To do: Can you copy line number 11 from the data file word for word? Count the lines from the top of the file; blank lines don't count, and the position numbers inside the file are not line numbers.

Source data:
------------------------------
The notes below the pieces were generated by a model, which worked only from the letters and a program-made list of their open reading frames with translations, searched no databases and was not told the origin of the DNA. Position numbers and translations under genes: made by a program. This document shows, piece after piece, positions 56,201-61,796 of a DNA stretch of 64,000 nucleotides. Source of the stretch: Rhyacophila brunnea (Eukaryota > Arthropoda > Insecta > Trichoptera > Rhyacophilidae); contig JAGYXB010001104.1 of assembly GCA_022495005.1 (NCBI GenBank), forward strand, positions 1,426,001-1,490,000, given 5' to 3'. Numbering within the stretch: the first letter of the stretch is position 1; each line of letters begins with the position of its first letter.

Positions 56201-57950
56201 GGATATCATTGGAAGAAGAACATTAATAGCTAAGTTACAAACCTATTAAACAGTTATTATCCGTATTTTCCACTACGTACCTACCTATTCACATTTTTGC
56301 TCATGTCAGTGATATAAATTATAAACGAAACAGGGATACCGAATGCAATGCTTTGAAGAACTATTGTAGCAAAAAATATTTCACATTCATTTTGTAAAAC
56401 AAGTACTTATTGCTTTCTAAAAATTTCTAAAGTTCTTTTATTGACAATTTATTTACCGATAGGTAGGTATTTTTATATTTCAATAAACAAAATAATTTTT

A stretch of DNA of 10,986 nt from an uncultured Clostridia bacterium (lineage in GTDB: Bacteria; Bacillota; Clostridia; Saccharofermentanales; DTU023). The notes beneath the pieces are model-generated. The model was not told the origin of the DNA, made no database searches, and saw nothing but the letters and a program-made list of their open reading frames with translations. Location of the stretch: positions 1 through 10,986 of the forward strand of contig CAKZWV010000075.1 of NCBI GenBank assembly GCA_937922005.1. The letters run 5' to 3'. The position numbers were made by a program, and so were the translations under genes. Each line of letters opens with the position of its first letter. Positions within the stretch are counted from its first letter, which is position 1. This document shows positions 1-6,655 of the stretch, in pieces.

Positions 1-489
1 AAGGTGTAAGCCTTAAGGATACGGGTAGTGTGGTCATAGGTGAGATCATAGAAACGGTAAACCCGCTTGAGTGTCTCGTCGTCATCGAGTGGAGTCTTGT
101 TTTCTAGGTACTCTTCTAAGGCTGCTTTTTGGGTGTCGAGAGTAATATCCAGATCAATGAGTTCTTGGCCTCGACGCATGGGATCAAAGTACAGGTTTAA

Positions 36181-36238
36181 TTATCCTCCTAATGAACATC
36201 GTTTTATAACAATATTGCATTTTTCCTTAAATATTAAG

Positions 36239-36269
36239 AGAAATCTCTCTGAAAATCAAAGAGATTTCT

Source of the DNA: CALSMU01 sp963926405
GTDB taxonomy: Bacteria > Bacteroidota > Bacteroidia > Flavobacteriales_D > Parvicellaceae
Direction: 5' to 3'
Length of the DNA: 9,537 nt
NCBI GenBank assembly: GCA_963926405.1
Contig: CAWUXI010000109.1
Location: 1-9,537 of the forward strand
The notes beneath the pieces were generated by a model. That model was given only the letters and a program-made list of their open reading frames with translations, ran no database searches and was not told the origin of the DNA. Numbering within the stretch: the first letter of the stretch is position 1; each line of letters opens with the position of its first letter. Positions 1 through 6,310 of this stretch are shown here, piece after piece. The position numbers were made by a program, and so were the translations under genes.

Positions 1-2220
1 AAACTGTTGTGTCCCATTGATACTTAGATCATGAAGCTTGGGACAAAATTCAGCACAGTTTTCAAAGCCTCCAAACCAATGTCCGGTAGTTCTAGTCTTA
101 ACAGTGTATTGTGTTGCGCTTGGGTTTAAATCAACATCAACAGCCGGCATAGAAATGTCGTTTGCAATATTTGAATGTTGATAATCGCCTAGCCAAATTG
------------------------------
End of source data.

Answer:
36181 TTATCCTCCTAATGAACATC